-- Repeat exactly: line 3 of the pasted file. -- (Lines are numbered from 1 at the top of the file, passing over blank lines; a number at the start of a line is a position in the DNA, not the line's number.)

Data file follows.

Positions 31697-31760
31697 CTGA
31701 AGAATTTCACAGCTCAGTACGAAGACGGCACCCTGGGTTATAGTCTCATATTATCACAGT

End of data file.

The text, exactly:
31701 AGAATTTCACAGCTCAGTACGAAGACGGCACCCTGGGTTATAGTCTCATATTATCACAGT